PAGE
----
STOCKHOLM — ABBA is trying to prove disco will never die.
The Swedish pop group announced Friday it has reunited after a 35-year hiatus to record a new album and tour the world — but with a 21st century twist. The quartet will be replaced on stage by digital avatars of their former selves.
Hologram-style recreations of Agnetha Fältskog, Björn Ulvaeus, Benny Andersson, and Anni-Frid Lyngstad will perform a couple new songs in a TV special later this year in the build-up to the tour. Simon Fuller, the creator of American Idol, is organizing the concert series using a mix of virtual reality and artificial intelligence.
“The decision to go ahead with the exciting ABBA avatar tour project had an unexpected consequence,” the band wrote on its Instagram. “We all four felt that, after some 35 years, it could be fun to join forces again and go into the recording studio.
“And it was like time had stood still and that we only had been away on a short holiday. An extremely joyful experience!”
ABBA have recorded two new songs and one of them,“I Still Have Faith in You,” will be performed by digital avatars in a TV special set for broadcast in December.
Bands can make hundreds of millions of dollars from reuniting for a global tour. The Guns N’ Roses reunion grossed $292.5 million in 2017, making it the biggest tour of the year after U2.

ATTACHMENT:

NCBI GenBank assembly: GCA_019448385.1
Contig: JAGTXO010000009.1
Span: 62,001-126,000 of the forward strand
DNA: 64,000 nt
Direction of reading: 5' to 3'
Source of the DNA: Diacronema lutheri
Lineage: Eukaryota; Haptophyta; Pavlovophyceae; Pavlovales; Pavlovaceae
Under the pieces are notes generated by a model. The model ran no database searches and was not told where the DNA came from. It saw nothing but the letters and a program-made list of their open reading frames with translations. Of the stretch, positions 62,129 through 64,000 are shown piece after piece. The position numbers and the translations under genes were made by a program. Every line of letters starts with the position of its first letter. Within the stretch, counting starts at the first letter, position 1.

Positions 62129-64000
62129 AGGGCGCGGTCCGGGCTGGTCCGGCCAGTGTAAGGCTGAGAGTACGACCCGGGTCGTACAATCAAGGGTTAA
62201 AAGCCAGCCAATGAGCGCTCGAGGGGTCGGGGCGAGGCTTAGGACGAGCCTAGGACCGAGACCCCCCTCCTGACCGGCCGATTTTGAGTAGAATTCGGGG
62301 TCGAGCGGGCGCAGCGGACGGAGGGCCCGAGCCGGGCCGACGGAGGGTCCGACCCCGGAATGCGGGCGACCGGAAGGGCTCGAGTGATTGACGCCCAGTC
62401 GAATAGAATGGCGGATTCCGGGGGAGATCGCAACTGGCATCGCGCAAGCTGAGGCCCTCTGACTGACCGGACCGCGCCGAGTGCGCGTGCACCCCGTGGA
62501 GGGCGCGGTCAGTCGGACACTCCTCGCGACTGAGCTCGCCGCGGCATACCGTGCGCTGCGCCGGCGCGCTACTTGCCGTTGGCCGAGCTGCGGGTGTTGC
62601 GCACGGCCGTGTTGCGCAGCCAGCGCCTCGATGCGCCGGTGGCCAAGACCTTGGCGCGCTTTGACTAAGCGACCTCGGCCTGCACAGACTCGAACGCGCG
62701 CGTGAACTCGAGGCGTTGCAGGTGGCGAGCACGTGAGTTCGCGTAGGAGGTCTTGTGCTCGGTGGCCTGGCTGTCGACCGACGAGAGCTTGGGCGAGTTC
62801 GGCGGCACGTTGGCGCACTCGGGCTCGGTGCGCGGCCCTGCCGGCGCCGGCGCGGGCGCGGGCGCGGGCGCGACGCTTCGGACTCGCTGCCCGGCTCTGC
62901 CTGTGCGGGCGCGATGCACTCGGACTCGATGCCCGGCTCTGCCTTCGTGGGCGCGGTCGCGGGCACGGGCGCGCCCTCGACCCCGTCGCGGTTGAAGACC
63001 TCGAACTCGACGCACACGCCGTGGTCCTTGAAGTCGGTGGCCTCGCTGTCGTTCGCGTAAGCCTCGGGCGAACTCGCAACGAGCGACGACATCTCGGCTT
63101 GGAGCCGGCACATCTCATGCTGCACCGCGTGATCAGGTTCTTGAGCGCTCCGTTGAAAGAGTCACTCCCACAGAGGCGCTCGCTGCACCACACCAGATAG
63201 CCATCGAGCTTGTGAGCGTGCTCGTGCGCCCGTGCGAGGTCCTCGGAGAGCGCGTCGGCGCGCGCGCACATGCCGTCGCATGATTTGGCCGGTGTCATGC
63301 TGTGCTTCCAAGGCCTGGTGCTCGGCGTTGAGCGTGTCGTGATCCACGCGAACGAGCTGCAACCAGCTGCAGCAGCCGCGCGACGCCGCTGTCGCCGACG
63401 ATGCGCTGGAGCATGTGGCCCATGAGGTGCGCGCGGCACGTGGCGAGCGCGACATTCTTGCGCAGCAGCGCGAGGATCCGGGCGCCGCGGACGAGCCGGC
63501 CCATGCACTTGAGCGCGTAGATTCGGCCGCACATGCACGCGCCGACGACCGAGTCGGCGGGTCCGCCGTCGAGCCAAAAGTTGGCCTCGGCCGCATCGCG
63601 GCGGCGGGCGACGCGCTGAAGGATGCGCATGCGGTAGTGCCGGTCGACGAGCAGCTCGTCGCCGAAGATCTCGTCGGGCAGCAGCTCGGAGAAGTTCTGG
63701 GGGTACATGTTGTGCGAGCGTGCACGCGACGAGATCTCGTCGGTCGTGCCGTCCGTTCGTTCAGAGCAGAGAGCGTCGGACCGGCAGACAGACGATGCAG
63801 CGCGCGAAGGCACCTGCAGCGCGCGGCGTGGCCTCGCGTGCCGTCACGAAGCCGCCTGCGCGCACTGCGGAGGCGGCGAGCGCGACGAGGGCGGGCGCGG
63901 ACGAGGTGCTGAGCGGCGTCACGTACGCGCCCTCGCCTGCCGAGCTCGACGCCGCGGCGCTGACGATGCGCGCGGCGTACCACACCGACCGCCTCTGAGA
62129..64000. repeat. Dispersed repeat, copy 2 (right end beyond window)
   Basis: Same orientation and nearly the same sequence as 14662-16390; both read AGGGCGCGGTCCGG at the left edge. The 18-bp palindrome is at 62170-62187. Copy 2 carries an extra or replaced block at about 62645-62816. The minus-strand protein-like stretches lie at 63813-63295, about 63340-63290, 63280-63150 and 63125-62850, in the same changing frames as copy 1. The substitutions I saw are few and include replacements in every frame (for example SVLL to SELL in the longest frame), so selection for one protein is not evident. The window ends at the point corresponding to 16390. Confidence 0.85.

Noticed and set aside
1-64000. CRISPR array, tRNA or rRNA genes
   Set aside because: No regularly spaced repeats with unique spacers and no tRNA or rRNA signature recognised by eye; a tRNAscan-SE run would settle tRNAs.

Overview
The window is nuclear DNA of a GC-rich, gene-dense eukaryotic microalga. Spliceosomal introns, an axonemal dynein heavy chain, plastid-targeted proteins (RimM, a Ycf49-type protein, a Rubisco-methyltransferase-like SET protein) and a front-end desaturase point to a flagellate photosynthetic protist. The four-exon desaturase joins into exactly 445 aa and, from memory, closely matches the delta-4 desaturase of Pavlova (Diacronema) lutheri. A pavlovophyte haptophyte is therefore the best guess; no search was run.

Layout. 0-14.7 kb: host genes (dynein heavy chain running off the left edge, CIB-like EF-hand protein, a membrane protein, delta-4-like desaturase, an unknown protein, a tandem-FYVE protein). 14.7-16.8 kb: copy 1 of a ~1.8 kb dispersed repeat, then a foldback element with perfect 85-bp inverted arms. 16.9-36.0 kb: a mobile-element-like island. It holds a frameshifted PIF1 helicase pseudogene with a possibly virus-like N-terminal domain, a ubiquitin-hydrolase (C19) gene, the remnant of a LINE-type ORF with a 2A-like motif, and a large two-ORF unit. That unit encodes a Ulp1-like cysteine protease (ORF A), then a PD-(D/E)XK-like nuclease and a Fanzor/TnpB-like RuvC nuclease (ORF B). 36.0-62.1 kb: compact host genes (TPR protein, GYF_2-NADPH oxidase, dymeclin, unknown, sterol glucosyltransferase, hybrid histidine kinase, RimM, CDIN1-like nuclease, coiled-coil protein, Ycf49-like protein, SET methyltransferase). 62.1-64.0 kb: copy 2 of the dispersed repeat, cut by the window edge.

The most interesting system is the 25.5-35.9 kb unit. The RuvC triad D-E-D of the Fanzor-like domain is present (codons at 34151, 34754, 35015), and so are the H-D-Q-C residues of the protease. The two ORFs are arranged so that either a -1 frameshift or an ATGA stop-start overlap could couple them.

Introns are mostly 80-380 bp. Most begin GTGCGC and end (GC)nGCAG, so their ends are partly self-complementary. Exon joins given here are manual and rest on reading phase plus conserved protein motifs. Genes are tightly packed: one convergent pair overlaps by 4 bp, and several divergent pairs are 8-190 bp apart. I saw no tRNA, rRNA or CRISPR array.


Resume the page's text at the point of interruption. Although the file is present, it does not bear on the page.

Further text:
The potential windfall from a hologram tour is less clear. Promoters and artists have used holograms for stunts, including a performance at the Coachella Music Festival by deceased rapper Tupac Shakur. But ABBA is perhaps the first major music group to tour the world in a digital form.
ABBA rose to fame after winning the Eurovision Song Contest in 1974 with “Waterloo,” and went on to record hit songs “Dancing Queen,’’ “Take A Chance on Me’’ and “Mamma Mia.’’
ABBA is one of the most commercially successful music groups in history with more than 375 million albums and singles sold. They released nine studio albums between 1973 and their breakup in 1982.
Andersson and Ulvaeus composed a musical called Mamma Mia! that was later adapted into a couple movies.
The group’s members are now in their 60s and 70s. In the past, they have rejected calls to reform and have appeared only rarely together in public.
The success led strains within the group and the couples that formed the band, Bjorn Ulvaeus and Agnetha Faltskog, and Benny Andersson and Anni-Frid Lyngstad eventually divorced. —Bloomberg/Reuters